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Apr. 21st, 2006 @ 08:06 am pets of abused women to have shelter, too
Pets to get shelter from domestic abuse
Friday, April 21, 2006
Kevin Kidder
THE COLUMBUS DISPATCH


Much has been said about the human victims of domestic abuse.

But yesterday, Columbus City Council joined with a local nonprofit group to announce a new foster-care program for the other victims — the pets of abused women and children.

The new Safe Haven for Pets program will care for those animals because women sometimes won’t leave abusive relationships because women’s shelters don’t allow pets, said Lesley Ashworth, executive director of the People and Animal Welfare Society. The women fear that if they leave without the pets, the animals will become targets for abuse.

During the next few months, the society will accept cats, dogs or other pets and take them to the Ohio Reformatory for Women in Marysville, where inmates will care for them.

"Victims won’t have to choose between their safety and that of their beloved pets," said Karen Days, executive director of the Coalition against Family Violence.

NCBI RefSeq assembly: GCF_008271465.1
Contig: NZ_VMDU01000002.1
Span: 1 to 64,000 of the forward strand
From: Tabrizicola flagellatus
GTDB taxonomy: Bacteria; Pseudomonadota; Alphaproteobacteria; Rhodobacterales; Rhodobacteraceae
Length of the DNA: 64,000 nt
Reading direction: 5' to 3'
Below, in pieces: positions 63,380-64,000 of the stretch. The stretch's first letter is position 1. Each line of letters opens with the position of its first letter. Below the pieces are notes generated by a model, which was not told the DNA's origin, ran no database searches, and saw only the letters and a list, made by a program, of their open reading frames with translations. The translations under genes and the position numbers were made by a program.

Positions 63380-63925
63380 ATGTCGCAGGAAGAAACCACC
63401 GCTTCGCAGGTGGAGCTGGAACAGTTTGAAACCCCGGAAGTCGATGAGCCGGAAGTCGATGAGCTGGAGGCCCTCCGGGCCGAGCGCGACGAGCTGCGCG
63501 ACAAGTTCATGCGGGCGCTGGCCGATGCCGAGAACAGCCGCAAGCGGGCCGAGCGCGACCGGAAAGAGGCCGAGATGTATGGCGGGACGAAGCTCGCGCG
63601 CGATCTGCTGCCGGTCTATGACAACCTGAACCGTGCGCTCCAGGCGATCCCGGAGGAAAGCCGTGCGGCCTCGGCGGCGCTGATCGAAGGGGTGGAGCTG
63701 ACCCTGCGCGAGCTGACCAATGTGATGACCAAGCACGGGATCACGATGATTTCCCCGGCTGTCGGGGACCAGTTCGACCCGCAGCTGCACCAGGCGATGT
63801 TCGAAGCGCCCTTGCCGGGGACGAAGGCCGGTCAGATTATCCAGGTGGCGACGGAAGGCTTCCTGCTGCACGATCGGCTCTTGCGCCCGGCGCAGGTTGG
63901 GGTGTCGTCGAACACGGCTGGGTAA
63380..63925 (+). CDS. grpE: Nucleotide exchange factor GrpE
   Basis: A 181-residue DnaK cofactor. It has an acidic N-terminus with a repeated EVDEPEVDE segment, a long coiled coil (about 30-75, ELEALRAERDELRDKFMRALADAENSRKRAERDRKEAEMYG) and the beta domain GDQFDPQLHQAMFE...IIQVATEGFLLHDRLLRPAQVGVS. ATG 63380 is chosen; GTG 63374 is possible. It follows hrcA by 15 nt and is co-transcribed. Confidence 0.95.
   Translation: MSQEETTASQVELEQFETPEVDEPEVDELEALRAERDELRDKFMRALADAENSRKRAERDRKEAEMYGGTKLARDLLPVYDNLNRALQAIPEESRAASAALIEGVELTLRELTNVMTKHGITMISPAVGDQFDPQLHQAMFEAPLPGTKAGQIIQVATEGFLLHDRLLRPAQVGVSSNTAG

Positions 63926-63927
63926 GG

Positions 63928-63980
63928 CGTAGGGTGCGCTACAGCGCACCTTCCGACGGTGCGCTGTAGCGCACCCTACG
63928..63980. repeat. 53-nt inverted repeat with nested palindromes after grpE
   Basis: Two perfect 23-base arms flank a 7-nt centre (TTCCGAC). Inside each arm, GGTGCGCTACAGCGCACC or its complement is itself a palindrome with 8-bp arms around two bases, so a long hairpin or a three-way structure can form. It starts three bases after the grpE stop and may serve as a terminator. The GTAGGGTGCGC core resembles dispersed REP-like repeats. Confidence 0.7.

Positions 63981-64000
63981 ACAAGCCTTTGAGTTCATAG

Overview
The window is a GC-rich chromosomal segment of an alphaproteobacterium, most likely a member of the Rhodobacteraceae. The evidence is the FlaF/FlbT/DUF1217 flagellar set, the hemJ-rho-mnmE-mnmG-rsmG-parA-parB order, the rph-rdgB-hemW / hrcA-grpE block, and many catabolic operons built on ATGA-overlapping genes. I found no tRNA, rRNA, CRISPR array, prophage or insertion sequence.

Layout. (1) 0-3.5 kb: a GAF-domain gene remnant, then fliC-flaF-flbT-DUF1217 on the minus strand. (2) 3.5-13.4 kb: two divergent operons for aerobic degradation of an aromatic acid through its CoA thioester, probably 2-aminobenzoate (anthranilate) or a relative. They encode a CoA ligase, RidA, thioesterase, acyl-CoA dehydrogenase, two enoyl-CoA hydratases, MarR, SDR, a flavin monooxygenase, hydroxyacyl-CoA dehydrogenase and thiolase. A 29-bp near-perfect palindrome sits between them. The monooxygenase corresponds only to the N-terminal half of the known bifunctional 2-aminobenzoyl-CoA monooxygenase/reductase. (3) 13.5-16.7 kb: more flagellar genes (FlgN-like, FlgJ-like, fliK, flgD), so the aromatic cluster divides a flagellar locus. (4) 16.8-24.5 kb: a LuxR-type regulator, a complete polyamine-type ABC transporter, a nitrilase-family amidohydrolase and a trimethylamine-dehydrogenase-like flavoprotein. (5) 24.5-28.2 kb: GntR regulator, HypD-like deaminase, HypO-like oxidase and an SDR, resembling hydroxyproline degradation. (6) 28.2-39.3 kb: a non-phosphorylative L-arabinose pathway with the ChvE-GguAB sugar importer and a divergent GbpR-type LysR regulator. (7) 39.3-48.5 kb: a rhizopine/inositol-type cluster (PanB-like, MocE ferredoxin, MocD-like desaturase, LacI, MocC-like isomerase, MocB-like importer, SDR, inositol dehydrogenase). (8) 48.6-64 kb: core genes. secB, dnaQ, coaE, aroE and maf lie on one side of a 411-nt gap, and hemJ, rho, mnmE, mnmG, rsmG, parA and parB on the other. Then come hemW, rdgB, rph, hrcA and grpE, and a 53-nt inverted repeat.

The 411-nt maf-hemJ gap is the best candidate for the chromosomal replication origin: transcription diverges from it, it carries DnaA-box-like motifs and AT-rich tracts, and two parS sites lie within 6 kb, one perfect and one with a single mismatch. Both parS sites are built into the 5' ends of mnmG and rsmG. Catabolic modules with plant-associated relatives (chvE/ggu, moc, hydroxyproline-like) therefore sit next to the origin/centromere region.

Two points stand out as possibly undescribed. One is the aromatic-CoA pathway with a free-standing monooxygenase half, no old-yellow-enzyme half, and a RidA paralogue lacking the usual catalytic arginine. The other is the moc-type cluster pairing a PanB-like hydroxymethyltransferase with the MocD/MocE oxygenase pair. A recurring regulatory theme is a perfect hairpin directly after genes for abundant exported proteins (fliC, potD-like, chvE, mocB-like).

After the victim recovers, typically about 90 days, pets can be reunited with their owner or placed with another family, Ashworth said.

Placing the pets in a secure place such as a prison means disgruntled men won’t forcefully try to get the pet back.

Many of the women at the prison have been abused themselves.

"It is almost a perfect circle of care and nurturing," said veterinarian James Prueter, who co-founded a similar program in Cleveland called SAFE, after which Safe Haven is modeled.

As part of Safe Haven, domestic-violence support groups such as CHOICES will include questions about pets on their intake questionnaires. Other groups, such as Legal Aid and the Columbus city attorney’s office, have agreed to refer people to the program.

The Capital Area Humane Society will treat any abused pet and then transport it to the prison, society agent Kerry Manion said.

PAWS, which is spearheading the new program, was created last year with an $86,000 grant from the City Councilto coordinate domestic-violence and animal-abuse initiatives.


kkidder@dispatch.com
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